JEROME, Idaho (KMVT/KSVT) Jerome County Commissioners held a meeting on Monday to sign a letter to the Idaho Department of Lands which would start the process for restricting shooting along the canyon rim.
Commissioner Cathy Roemer said the meeting drew about 20 citizens who asked questions about the board's action.
Roemer said some volunteered to clean up some of the trash in the area over the year, addressing one of the board's concerns.
The commissioners did end up signing the letter to send to the Idaho Department of Lands. Roemer said if the department responds positively to the letter the board will likely look to create safe zones in the park where shooting would not be allowed.
Roemer said since the media coverage of the discussion many people have reached out saying they did support safe zones.
She said she's not sure of a timeline for moving forward with the ordinance. It depends on how the Idaho Department of Lands responds to the letter.
Updated from original 11/30/17:
Trevor Christopherson does not shoot on the north rim of the Snake River Canyon often, but on Thursday he had to practice.
“I'm just getting ready to go elk hunting,” he said. “So I needed to shoot my rifle real quick.”
He said he usually shoots on private land, and he only comes here once or twice a year. So he won't be affected as much as other shooters after the Jerome County Commissioners meet next week.
The board of commissioners plans on signing a letter on Monday that would ask the Idaho Department of Lands to put a restriction on shooting in that area.
“It has become more of shooting unwanted household material with unsafe bullet travel all over the canyon rim,” the letter states.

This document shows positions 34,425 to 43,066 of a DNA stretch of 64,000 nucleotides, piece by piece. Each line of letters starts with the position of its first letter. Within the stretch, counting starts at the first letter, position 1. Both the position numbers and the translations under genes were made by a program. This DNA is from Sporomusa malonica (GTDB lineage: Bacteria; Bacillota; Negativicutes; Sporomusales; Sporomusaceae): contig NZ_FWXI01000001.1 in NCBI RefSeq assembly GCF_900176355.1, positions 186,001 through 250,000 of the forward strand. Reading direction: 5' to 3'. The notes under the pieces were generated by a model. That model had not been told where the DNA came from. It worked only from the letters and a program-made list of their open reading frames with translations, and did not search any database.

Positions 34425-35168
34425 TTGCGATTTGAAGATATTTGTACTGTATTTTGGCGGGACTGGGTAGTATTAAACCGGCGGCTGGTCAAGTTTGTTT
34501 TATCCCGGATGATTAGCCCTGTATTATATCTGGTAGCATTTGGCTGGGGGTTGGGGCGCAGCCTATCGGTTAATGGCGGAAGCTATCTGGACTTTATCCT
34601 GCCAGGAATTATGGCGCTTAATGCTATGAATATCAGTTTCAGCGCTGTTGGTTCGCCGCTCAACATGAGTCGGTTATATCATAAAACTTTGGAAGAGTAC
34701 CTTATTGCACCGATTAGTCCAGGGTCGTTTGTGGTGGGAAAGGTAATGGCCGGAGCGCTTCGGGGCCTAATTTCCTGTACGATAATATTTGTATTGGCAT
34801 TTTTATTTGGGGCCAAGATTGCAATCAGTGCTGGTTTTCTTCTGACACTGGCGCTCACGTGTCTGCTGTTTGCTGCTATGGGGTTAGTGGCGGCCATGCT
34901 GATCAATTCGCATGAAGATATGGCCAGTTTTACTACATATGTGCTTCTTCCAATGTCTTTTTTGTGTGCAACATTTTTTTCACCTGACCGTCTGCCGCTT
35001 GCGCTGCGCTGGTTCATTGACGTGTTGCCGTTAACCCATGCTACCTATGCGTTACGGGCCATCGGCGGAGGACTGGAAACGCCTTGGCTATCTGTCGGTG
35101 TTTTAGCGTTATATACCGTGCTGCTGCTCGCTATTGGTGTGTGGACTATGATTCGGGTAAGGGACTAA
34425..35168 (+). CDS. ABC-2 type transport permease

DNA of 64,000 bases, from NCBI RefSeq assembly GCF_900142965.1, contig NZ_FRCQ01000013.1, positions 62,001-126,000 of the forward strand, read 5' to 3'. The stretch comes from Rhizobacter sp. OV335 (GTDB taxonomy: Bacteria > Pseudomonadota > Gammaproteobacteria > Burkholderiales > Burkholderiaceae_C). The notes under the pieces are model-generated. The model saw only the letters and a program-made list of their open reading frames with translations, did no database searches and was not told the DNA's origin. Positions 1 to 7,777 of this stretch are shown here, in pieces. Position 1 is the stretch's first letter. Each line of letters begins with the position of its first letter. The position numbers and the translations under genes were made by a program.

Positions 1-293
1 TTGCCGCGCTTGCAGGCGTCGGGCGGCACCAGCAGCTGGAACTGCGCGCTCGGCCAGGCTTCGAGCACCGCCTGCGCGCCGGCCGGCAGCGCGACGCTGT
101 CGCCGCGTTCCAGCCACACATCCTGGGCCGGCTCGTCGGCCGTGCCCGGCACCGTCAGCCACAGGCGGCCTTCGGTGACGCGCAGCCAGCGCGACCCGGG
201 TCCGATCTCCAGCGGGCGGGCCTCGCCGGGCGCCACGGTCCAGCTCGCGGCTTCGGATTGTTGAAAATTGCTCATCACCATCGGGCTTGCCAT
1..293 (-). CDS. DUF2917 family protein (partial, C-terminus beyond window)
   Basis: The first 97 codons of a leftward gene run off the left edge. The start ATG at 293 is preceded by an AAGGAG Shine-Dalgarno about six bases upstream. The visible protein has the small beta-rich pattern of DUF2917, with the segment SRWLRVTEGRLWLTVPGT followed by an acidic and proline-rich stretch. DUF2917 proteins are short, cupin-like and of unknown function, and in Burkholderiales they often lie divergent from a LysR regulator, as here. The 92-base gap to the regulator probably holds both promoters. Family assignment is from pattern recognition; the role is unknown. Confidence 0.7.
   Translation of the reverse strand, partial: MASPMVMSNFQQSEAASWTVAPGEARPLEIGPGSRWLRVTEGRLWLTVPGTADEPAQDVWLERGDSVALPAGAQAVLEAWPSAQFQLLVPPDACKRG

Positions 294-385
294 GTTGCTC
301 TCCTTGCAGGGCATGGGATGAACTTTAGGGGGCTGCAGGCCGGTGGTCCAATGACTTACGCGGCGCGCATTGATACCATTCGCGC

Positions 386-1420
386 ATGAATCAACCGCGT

Commissioner Cathy Roemer said it’s not just the danger. She said the land there is a mess.
“They don't pick up their shells,” she said. “They shoot pumpkins to pieces. They shoot household appliances to pieces, and that needs to stop.”
Roemer said she’s willing to work out a solution that would work for everyone, including a partial-use ordinance that would split parts of the park to shooting and nonshooting.
“I covet public input on every matter, but especially this matter,” she said. “I believe in our second amendment rights, and taking those away from people or their ability to use their firearms is not something I take lightly.”
Heather Tiel-Nelson with the Bureau of Land Management said Jerome County has the ability to create a no-shooting ordinance themselves. In the master plan that was drafted back when the county leased the land, they included a no-shooting ordinance.
That doesn’t mean they planned on putting one in, but they have the ability if they want to, Tiel-Nelson said.
Christopherson said based on the excessive trash, the county may have no choice but to make a new rule.
“They (the BLM) come out and clean up this place every year, and every year it gets to be like this again,” he said. “So maybe we're not learning our lessons, and maybe we should be punished for it a little bit.”
Before they pass an ordinance, Roemer said the board would want to talk with the Jerome County Sheriff’s Office since they would take on the burden of patrol for the area.
Roemer said she’s happy to hear public comment up to and at the meeting, which will be Monday at 9 a.m. at the commissioner office.